Progress in Motion: MOVE21 Living Labs update

We are slowly but surely approaching the end of 2023 – the perfect time to look back at the latest initiatives within the MOVE21 project:


In the west of Hamburg, buses are now also doubling as delivery vehicles! The ‘Rissen bringt’s’ project, a collaboration between the Altona district authority, the public transport company Verkehrsbetriebe Hamburg-Holstein (VHH) and other partners, has set up a new kind of delivery service in Rissen. Residents can now conveniently have locally purchased goods delivered to the nearest bus stop along the 388 bus route.

This service aims to explore the dual purpose of transporting both people and goods on bus routes. In doing so, it aims to optimise the use of resources, improve environmental sustainability by reducing climate and traffic pollution, promote social engagement and inclusion, and facilitate stronger connections between local stakeholders.

With the pilot phase about to come to an end (23/12), the project is ready to launch its evaluation process. This evaluation aims to gather lessons learned, measure performance and analyse the results achieved during the first operational phase. At the same time, the development of the second phase for 2024 is being planned, which will be determined after an assessment within the project team involving key partners and stakeholders.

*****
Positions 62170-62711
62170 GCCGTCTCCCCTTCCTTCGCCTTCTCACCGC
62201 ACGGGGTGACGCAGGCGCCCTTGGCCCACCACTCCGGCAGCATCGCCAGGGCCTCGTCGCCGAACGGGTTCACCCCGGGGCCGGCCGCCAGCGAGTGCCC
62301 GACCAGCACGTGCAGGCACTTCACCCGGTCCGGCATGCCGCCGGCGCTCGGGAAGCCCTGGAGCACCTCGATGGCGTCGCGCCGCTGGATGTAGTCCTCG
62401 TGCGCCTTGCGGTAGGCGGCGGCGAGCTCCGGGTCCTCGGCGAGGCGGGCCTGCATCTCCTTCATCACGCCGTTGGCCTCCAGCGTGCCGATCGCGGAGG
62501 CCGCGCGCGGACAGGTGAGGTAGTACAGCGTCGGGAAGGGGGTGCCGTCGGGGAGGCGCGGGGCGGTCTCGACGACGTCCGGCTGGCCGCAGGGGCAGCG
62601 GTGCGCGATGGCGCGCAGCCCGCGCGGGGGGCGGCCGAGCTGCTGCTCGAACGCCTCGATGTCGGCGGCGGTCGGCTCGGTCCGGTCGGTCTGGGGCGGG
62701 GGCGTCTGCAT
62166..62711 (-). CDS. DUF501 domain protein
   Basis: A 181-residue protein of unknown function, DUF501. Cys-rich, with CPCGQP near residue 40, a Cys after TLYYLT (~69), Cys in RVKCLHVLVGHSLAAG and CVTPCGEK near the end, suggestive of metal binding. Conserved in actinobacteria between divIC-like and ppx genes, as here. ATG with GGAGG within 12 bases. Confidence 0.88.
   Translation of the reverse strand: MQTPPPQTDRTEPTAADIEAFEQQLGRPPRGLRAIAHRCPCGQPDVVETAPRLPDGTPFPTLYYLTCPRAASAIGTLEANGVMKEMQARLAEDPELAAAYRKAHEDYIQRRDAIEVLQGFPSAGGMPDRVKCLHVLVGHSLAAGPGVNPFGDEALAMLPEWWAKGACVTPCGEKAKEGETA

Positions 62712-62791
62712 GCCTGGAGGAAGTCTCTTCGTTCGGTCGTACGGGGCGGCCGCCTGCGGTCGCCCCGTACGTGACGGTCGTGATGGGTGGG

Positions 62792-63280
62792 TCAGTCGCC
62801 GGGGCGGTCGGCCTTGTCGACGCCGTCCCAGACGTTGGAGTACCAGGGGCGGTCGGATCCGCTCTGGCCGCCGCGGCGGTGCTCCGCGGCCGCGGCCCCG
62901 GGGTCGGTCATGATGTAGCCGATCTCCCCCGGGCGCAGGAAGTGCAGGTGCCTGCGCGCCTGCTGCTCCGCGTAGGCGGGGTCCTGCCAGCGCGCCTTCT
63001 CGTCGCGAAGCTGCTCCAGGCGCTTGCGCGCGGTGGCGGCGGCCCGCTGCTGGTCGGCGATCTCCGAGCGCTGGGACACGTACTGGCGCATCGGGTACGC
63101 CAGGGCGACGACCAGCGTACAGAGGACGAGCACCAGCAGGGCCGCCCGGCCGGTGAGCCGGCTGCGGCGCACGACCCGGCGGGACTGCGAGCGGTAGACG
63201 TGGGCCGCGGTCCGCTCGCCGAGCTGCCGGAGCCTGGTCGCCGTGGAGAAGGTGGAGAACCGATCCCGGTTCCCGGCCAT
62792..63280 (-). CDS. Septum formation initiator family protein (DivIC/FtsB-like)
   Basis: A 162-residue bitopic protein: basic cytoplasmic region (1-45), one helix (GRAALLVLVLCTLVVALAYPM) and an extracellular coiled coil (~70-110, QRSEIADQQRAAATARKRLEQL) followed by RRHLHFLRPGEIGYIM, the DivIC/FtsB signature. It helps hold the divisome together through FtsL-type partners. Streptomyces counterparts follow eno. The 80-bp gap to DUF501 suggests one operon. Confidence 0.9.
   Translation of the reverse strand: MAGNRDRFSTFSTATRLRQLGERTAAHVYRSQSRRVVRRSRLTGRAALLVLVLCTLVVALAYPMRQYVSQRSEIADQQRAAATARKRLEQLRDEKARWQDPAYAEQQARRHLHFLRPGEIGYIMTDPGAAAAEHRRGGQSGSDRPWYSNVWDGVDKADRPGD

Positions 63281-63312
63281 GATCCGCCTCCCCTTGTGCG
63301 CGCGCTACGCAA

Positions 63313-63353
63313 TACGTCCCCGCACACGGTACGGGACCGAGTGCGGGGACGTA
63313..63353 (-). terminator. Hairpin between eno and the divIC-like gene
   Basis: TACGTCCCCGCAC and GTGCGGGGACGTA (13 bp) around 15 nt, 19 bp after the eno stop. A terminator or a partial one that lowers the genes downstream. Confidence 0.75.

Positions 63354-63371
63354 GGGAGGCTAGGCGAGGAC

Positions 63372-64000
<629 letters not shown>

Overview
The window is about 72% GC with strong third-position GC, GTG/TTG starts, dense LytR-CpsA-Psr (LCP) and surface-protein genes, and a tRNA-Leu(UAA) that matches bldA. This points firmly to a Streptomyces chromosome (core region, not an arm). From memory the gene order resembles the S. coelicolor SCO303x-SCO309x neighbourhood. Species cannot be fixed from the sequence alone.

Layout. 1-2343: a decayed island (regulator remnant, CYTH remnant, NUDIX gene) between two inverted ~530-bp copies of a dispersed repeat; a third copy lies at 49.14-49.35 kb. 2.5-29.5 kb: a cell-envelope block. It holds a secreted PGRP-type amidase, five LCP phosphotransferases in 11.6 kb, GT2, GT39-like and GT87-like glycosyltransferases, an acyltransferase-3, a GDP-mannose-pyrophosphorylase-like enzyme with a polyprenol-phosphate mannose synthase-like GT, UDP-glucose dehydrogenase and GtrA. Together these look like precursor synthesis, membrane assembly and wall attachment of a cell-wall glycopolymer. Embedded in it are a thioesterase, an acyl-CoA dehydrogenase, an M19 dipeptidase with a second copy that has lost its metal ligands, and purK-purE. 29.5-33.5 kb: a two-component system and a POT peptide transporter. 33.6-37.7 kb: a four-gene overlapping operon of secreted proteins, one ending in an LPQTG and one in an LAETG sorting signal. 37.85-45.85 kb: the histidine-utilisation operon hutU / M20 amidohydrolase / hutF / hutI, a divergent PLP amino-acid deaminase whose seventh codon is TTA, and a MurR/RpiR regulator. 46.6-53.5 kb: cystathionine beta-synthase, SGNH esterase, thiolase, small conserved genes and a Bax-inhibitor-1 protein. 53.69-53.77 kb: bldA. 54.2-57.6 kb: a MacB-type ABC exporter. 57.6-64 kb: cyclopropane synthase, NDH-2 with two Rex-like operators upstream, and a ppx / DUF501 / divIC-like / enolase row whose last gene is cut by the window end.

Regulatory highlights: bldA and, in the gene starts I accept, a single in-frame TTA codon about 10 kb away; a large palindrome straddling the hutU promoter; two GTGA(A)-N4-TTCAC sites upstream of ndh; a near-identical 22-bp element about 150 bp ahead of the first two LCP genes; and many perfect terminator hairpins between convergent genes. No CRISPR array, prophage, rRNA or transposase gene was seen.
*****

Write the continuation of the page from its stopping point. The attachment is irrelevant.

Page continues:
Oslo has opened its first mobility hub in Groruddalen, marking the start of a network of hubs designed to create sustainable transport options for the city’s residents. The move aims to reduce dependence on private cars while promoting environmentally friendly modes of transport.

The hub will transform an existing park-and-ride facility into a dynamic mobility centre offering convenient access to a range of transport options. Commuters will have access to trains, e-scooters, e-bikes, car sharing services, secure cycle parking and, in the future, autonomous vehicles.

Crucial to the development of the current and future mobility centres is the collaboration between the city, local mobility providers such as BaneNor, Voi, Lime, Bikely, Hyre and Getaorund, and members of the community, with a focus on accessibility for all, regardless of gender, cultural background or financial means.


Sweden’s first battery swapping station for e-mopeds has been officially opened at Nordstan in the centre of Gothenburg.

The battery swapping station at the Micromobility Hotel in Nordstan represents a shift from conventional petrol mopeds to electric micro-vehicles. The ongoing development owes its success to the cooperation of micro mobility companies, service providers, micrologistics companies, property owners and local stakeholders.

But that’s not all – a handyman hub has also been set up. Various service providers are switching from traditional cars to a fleet of micromobility vehicles, with positive effects such as reduced costs, healthier employees and space-efficient use of public areas.

The Klippan/Jaegerdorff area of Gothenburg has also seen new developments with the inauguration of a new bike rental station, new shared micro-mobility spaces and improved navigation guidance, which will improve accessibility and ease of transport.

Efforts will continue to integrate multiple mobility services into the same app to promote a seamless transition between modes and encourage the use of sustainable transport.

Looking back at the latest MOVE21 initiatives, it is clear that small but important steps have been taken to improve urban mobility. From Hamburg’s experimental bus delivery service to Oslo’s mobility hub and Gothenburg’s battery exchange station, these initiatives are pragmatic efforts to improve logistics in these cities.



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